Keller also adapts to his target audience when he speaks about judgement and hell. He often uses a Lewis image: God does not send anyone to hell, but man who rejects Him chooses to be there himself. He is to blame for the punishment and will also never ask to leave hell.

The Biblical picture is that sin separates us from the presence of God, which is the source of all joy and indeed of all love, wisdom, or good things of any sort. Since we were originally created for God's immediate presence, only before His face will we thrive, flourish, and achieve our highest potential. If we were to lose his presence totally, that would be hell — the loss of our capability for giving or receiving love or joy. (…) Hell then is the trajectory of a soul, living a self-absorbed, self-centred life, going on and on forever." *From "The Reason for God: Belief in an Age of Skepticism"*

Keller assumes that God may have used evolutionary processes to create human life. He wants to hold to the Fall as a historical fact and to Adam and Eve as people who actually existed. Still, it remains unclear exactly how he interprets this.

Keller's attempts to reach postmodern people lead to an open attitude to culture. He quotes almost carelessly from modern films, music or literature in sermons and books. Reformers and Puritans like Calvin and Owen are joined by Russell, Kafka, Sartre and Madonna.

The God of the Bible says, as it were, "I am the poor on your step. Your attitude toward them reveals what your true attitude is toward me." A life poured out in doing justice for the poor is the inevitable sign of any real, true gospel faith. *From "Generous Justice: How God's Grace Makes Us Just"*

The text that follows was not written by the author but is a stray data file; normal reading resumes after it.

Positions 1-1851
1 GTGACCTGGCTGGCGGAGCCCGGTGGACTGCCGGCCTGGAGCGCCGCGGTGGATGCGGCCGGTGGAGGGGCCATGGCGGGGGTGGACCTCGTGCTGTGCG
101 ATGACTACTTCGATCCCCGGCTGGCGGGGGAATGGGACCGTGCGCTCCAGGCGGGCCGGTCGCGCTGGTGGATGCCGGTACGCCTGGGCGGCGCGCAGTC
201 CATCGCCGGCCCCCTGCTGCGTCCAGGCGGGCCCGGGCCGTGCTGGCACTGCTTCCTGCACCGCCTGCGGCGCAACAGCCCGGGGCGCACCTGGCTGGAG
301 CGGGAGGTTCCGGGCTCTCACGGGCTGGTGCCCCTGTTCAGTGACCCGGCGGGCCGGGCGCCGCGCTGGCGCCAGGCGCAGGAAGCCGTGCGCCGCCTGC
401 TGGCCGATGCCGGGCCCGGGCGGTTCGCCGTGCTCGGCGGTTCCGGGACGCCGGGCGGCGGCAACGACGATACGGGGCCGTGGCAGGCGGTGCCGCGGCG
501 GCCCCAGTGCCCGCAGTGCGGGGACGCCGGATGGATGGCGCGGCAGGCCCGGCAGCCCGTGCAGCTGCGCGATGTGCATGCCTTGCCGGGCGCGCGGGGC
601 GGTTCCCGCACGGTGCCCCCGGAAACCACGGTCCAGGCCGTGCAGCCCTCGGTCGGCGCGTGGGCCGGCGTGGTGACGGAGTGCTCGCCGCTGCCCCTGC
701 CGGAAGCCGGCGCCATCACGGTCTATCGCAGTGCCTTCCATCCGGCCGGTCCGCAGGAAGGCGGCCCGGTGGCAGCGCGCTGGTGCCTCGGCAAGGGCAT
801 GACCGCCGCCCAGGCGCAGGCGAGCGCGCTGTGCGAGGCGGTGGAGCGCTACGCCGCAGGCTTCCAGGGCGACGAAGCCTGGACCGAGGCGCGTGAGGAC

By the way, that does not mean that Keller wants to adapt the Gospel to the surrounding culture. "Every culture has certain points that the Gospel agrees with and points that the Gospel contradicts," he argues. "If you get those clear for yourself, you can convince people of the truth of the Gospel."


In books where Keller focuses exclusively on Christians, he sometimes puts different, more classically Reformed emphases. For example, in his explanation of Romans 7:24-25 ("Wretched man that I am! Who will deliver me from this body of death? Thanks be to God through Jesus Christ our Lord"), he notes that in "ourselves there is no hope for our salvation or obedience. Everything we are and everything we have done deserves judgement. For our salvation, we can only look to God's Son, Who died on the cross for us."

The promises of Christmas cannot be discerned unless you first admit you can't save yourself or even know yourself without the light of his unmerited grace in your life. *From "Hidden Christmas: the surprising truth behind the birth of Christ"*